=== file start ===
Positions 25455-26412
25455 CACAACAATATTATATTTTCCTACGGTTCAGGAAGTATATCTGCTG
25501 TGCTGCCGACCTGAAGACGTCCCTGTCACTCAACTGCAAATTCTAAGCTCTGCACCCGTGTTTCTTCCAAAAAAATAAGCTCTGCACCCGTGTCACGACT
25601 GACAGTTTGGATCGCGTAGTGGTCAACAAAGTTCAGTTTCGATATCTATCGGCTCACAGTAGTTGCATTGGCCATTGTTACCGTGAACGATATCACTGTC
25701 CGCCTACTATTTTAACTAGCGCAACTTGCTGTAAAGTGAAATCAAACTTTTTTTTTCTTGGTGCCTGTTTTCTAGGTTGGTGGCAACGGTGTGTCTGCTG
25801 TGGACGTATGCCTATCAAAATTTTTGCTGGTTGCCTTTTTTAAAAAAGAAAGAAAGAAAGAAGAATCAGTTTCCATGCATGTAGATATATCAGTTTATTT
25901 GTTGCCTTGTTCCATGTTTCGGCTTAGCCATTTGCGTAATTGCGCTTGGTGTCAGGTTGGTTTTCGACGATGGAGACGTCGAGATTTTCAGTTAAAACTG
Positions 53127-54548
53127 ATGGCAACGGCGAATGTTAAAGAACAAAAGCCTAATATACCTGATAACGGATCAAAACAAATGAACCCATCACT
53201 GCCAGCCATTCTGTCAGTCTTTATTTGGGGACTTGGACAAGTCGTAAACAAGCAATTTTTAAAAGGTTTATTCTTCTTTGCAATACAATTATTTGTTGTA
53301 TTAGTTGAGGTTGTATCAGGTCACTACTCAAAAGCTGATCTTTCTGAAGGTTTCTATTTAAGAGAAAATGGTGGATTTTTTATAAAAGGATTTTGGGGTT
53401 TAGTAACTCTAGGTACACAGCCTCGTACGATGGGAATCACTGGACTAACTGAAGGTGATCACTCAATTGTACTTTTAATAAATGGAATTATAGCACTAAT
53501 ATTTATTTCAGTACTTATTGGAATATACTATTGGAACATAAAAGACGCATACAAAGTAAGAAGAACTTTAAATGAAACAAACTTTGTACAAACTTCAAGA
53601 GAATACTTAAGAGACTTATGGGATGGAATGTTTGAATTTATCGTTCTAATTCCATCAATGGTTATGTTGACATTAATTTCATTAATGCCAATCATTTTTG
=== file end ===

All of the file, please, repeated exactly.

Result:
Positions 25455-26412
25455 CACAACAATATTATATTTTCCTACGGTTCAGGAAGTATATCTGCTG
25501 TGCTGCCGACCTGAAGACGTCCCTGTCACTCAACTGCAAATTCTAAGCTCTGCACCCGTGTTTCTTCCAAAAAAATAAGCTCTGCACCCGTGTCACGACT
25601 GACAGTTTGGATCGCGTAGTGGTCAACAAAGTTCAGTTTCGATATCTATCGGCTCACAGTAGTTGCATTGGCCATTGTTACCGTGAACGATATCACTGTC
25701 CGCCTACTATTTTAACTAGCGCAACTTGCTGTAAAGTGAAATCAAACTTTTTTTTTCTTGGTGCCTGTTTTCTAGGTTGGTGGCAACGGTGTGTCTGCTG
25801 TGGACGTATGCCTATCAAAATTTTTGCTGGTTGCCTTTTTTAAAAAAGAAAGAAAGAAAGAAGAATCAGTTTCCATGCATGTAGATATATCAGTTTATTT
25901 GTTGCCTTGTTCCATGTTTCGGCTTAGCCATTTGCGTAATTGCGCTTGGTGTCAGGTTGGTTTTCGACGATGGAGACGTCGAGATTTTCAGTTAAAACTG
Positions 53127-54548
53127 ATGGCAACGGCGAATGTTAAAGAACAAAAGCCTAATATACCTGATAACGGATCAAAACAAATGAACCCATCACT
53201 GCCAGCCATTCTGTCAGTCTTTATTTGGGGACTTGGACAAGTCGTAAACAAGCAATTTTTAAAAGGTTTATTCTTCTTTGCAATACAATTATTTGTTGTA
53301 TTAGTTGAGGTTGTATCAGGTCACTACTCAAAAGCTGATCTTTCTGAAGGTTTCTATTTAAGAGAAAATGGTGGATTTTTTATAAAAGGATTTTGGGGTT
53401 TAGTAACTCTAGGTACACAGCCTCGTACGATGGGAATCACTGGACTAACTGAAGGTGATCACTCAATTGTACTTTTAATAAATGGAATTATAGCACTAAT
53501 ATTTATTTCAGTACTTATTGGAATATACTATTGGAACATAAAAGACGCATACAAAGTAAGAAGAACTTTAAATGAAACAAACTTTGTACAAACTTCAAGA
53601 GAATACTTAAGAGACTTATGGGATGGAATGTTTGAATTTATCGTTCTAATTCCATCAATGGTTATGTTGACATTAATTTCATTAATGCCAATCATTTTTG